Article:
A recent study published in Schizophrenia Research suggests that childhood cat ownership was more common in families in which a child became seriously mentally ill later in life. The link is believed to be the cat parasite Toxoplasma gondii (T.gondii), a protozoan. This isn’t the first time T.gondii has made the news. It was previously reported to hijack the brains of mice, making them fearless around cats and attracted to the smell of cat urine. From an evolutionary standpoint, this makes sense for the parasite. It makes it easier for an infected mouse to be caught and eaten by a cat, which is necessary for the parasite’s survival — as it can only replicate in the intestines of cats. Unfortunately, although it seems to control the brain of mice, it is unlikely to explain the “crazy cat lady” stereotype.
Toxoplasmosis Symptoms Can Develop if Your Immune System Is Weak
Like most cats, if you are infected with this parasite, you will probably never suffer any symptoms. According to the Centers for Disease Control, more than 60 million people in the United States carry the parasite, yet very few have symptoms. But you are at greater risk if you have a weakened immune system, such as young children or immunocompromised people — those with HIV/AIDS, who are on chemotherapy, or who are organ transplant recipients. If your immune system is weakened, you may develop flu-like illness or blindness, and you could even die from T.Gondii. If you are infected while pregnant, aninfection can lead to miscarriage or to brain damage that’s only noted later in the infant’s life.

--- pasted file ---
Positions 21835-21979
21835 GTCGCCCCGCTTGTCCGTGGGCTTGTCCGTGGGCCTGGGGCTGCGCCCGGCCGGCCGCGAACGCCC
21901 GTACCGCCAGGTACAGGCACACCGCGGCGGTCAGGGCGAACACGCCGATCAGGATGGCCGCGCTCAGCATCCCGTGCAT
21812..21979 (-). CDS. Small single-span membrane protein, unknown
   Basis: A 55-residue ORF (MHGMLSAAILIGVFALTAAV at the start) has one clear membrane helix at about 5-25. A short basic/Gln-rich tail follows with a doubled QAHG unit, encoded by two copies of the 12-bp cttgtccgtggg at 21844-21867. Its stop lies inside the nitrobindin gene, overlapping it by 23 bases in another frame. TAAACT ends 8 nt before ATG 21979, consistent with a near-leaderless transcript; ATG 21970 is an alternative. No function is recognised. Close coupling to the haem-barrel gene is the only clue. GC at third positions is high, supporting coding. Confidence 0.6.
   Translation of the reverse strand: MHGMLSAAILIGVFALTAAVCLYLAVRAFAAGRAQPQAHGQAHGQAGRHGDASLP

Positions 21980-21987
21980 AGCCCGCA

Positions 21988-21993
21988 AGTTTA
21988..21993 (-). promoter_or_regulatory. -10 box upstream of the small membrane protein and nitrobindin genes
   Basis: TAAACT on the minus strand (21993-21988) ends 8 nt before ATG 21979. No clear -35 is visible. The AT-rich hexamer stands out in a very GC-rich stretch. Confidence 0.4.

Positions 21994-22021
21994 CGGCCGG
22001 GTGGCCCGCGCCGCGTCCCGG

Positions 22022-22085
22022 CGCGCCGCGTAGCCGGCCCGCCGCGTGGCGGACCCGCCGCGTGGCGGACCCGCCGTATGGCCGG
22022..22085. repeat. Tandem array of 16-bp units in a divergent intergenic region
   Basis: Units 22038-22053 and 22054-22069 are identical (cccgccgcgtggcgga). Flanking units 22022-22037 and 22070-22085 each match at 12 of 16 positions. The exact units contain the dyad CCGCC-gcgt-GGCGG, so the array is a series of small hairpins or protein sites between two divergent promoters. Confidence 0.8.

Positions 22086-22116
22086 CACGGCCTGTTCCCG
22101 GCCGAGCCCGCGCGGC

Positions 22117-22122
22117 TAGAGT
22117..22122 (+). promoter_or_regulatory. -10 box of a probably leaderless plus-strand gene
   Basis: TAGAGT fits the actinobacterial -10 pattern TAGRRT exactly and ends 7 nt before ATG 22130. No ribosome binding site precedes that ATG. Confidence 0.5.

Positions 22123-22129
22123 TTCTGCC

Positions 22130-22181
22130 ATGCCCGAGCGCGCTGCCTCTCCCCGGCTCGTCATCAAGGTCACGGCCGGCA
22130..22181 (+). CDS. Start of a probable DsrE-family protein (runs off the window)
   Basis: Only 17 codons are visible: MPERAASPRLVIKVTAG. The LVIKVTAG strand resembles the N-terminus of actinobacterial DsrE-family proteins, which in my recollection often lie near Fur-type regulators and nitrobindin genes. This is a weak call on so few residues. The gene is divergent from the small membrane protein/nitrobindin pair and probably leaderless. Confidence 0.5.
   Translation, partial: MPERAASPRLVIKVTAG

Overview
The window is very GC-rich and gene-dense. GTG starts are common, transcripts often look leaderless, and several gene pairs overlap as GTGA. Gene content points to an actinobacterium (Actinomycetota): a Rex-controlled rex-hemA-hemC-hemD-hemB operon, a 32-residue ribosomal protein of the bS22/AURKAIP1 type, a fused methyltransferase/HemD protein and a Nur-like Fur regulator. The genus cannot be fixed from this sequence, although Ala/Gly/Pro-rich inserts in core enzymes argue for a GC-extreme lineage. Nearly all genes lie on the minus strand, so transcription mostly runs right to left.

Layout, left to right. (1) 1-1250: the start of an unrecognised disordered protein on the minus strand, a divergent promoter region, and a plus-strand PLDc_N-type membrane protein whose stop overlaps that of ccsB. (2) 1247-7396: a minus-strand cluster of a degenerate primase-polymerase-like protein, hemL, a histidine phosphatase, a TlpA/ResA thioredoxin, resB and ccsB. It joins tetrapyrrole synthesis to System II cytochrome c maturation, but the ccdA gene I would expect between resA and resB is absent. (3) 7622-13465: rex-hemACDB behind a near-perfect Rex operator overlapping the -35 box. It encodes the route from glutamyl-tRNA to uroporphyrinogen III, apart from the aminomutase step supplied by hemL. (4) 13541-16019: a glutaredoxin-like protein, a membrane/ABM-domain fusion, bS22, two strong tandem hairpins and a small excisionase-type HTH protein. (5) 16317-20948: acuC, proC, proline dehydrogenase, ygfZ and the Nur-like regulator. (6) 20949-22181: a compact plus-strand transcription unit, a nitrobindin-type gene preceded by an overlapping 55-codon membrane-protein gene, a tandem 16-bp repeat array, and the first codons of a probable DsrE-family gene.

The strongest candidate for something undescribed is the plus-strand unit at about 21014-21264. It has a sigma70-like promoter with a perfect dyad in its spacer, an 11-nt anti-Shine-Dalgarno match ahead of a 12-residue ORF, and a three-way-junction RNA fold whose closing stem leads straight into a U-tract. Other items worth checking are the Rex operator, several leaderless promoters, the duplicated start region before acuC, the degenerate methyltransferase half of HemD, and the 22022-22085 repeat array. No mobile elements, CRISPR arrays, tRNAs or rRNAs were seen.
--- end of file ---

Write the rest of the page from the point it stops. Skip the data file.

Why Most Indoor-Only Cats Don’t Pose a Risk
Now, before you start thinking about putting your cat to the curb, remember that most indoor-only household cats do not pose a major risk of infection to humans, for two reasons:
- First, a cat must be exposed to the parasite, which usually occurs when they’re hunting wildlife — like infected birds and rodents.
- Second, an infected cat usually only sheds the parasite eggs, called oocysts, for up to three weeks after becoming infected.
Therefore, your indoor-only cat that you have had for years, even if it was previously infected with T.gondii, is highly unlikely to pass any more eggs in its feces, unless it becomes immunosuppressed from a disease or medication.
Furthermore, any eggs that are shed in cat feces take from one to five days to become infective once outside the cat. This means that cleaning the litter box one to two times a day and wearing gloves, or at least thoroughly washing your hands after doing so, will help avoid infection. It will also make your cat happy that it doesn’t have a dirty toilet. More likely sources of infection for you or your kids than your indoor-only cat are:
- Eating infected raw meats
- Handling soil, sand, vegetables, or fruits contaminated by infected stray-cat feces
How to Avoid Parasite Infection
I recommend wearing gloves when gardening and practicing good hygiene, such as washing your hands frequently and avoiding raw meats, to help prevent infection. Keep an eye on children and teach them not to place soil or sand in their mouths. Make sure they wash their hands after playing outside or with the cat — a very important way to avoid T.gondii infection. If you keep your cat indoors with a clean litter box (that is not accessible to kids) and practice good hygiene, you, your children, and your cat can continue to coexist safely in your home. If you are pregnant, it’s the perfect excuse to have someone else clean the litter box. And if your physician recommends getting rid of the indoor-only cat you have had for years, well, you may just consider getting rid of your physician instead.